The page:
By Jenny Che/nydailynews.com – It’s the complete interior of a bookstore, turned inside out. In Manila, the capital city of the Philippines, you’ll find the young, old and everyone in between flocking to the Reading Club 2000, a public library operated by a quirky local from his childhood home.
Hernando Guanlao, who is known by the nickname Nanie, works from the idea that “there are no rules.” Anyone is free to come back and get a book to read, and keep it as long as they like. And if they want, they can even keep it permanently.
“It seems to me that the books are speaking to me. They’re telling me they want to be read… they want to be passed around,” Guanlao, who is in his 60s, told BBC.
In “the library on Balagtas Street,” as locals call it, around 2,500 books are jam-packed onto shelves that span the entire length of the front façade of the house. Paperbacks and textbooks fighting for space, andin its 12-year history, the library has only grown in its collection.
Guanlao sees a constant influx of books coming in: large boxes are often waiting at his doorstep, and as a result, more and more books have crept into various crooks in his old home. Dog-eared covers can be seen filling the driveway and even along the staircase, although Guanlao doesn’t keep an inventory of everything he possesses.
Guanlao started the library in 2000 following the death of his parents, who had imbued him with a love of reading. Searching for a way to honor their memory, he hit upon the idea of opening a library in the very streets that locals walked regularly. He collected books from his family, built four wooden shelves outside his door, and opened the library.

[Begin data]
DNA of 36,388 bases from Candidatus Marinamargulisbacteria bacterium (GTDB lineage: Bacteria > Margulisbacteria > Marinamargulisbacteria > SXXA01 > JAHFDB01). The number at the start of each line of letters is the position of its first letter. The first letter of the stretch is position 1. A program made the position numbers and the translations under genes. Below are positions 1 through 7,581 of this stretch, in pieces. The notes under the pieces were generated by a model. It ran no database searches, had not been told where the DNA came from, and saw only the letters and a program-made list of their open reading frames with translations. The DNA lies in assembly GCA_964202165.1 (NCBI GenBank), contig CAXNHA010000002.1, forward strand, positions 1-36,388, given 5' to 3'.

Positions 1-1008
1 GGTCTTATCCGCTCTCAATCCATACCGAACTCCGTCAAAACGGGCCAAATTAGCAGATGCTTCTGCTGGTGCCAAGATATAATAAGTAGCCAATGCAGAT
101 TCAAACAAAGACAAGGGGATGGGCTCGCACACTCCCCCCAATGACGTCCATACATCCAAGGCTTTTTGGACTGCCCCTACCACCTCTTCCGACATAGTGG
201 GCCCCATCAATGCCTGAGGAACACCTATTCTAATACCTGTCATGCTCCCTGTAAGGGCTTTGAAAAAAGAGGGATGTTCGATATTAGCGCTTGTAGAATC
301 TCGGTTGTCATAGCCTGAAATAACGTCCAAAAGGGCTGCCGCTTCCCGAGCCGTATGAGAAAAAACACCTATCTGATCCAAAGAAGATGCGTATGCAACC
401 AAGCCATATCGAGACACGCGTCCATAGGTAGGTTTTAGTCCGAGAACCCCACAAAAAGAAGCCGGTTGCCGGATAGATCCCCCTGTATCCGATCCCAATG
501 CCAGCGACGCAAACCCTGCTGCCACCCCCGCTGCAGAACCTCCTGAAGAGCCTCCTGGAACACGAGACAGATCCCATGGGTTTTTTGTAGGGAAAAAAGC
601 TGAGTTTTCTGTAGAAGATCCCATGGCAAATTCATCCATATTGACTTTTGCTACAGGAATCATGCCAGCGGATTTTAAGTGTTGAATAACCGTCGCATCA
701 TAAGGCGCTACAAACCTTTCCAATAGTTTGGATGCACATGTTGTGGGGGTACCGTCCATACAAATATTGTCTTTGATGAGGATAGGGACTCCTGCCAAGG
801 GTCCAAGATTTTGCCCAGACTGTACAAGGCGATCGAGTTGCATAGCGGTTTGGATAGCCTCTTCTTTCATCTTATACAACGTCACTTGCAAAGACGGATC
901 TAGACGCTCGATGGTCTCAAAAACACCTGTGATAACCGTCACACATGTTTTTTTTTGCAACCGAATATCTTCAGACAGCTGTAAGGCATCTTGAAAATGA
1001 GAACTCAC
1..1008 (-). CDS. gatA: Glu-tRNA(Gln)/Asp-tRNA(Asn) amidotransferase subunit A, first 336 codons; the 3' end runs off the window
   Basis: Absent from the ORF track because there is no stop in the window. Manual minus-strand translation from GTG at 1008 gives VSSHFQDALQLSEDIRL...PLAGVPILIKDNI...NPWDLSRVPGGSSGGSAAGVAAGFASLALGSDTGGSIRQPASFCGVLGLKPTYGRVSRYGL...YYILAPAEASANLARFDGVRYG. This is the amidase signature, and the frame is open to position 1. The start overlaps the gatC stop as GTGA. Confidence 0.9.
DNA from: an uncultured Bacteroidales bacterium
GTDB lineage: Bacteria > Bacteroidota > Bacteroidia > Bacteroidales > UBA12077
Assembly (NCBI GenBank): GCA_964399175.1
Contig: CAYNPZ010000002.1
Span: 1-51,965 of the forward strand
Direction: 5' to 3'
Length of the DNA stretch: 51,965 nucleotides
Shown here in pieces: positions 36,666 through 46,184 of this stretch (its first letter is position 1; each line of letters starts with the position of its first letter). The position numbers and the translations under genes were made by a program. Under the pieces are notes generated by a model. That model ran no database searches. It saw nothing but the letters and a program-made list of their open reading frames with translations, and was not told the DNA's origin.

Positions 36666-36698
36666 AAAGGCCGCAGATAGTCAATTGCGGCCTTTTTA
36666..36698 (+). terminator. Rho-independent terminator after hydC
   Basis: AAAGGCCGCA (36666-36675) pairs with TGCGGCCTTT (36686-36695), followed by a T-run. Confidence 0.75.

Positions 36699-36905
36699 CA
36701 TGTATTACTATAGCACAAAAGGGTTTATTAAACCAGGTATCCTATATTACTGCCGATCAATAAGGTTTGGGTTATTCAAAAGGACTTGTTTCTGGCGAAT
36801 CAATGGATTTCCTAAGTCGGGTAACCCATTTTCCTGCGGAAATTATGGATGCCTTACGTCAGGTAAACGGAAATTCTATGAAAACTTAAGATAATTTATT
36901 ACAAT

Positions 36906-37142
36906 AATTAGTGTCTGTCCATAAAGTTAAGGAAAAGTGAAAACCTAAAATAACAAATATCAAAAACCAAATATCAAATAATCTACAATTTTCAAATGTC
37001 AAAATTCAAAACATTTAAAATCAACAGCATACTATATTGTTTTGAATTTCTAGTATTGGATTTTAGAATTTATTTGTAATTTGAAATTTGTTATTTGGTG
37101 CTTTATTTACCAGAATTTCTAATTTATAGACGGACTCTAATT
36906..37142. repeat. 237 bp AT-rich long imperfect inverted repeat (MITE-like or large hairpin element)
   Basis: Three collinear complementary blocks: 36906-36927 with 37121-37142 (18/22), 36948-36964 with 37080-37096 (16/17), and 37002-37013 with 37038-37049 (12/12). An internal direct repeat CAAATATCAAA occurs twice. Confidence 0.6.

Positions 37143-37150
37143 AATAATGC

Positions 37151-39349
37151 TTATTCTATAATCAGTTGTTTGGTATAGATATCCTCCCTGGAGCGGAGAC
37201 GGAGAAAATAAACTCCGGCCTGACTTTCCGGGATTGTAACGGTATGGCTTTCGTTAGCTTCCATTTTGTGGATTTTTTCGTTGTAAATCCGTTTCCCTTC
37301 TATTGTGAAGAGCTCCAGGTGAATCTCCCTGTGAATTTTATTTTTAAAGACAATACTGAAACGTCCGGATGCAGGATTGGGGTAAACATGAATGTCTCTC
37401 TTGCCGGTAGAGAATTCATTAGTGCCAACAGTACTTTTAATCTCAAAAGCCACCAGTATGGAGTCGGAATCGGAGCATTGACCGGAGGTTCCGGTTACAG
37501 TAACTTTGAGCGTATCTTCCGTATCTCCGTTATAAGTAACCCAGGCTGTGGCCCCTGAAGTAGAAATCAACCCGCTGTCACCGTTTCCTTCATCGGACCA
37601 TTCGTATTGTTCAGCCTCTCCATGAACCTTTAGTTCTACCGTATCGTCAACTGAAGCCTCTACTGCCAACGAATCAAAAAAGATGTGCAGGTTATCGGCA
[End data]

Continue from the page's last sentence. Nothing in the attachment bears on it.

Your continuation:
Guanlao studied accounting in college and dabbled in a variety of fields afterwards. He worked in commerce, sold ice cream and helped local neighbors file their taxes on the side.
Initially, people thought that he was selling the books. It took some time before visitors understood that they were free to take any that they were interested in, with no obligation to the books’ owner. The library is open even at night, and Guanlao leaves it unmanned so that readers could pick up and drop off books at all hours.
If a title that matches a particular reader’s interest arrives at the library, Guanlao always tries to bring it to his or her door. To help out the poorest communities in Manila, he’s started using his “book bike,” which is piled tantalizingly high with books.
Business owners, shopkeepers, children and locals all come to the library, and numerous others come to support it with book donations. One local said she wanted to support the many Filipinos who have limited access to books: the national library in Manila, for example, is too far away and does not have books to loan. Meanwhile, bookstores sell for 300 pesos per book, or seven dollars, and imported books can cost more than double that amount.
On some nights, Guanlao plays movies on his laptop and shows it anyone who comes by. Eventually, he hopes to expand his library to other locations and make it into a larger-scale mobile library; he is also helping a friend develop an idea for a “book boat.”
“A book should be used and reused. It has life, it has a message,” he said. “As a book caretaker, you become a full man.”
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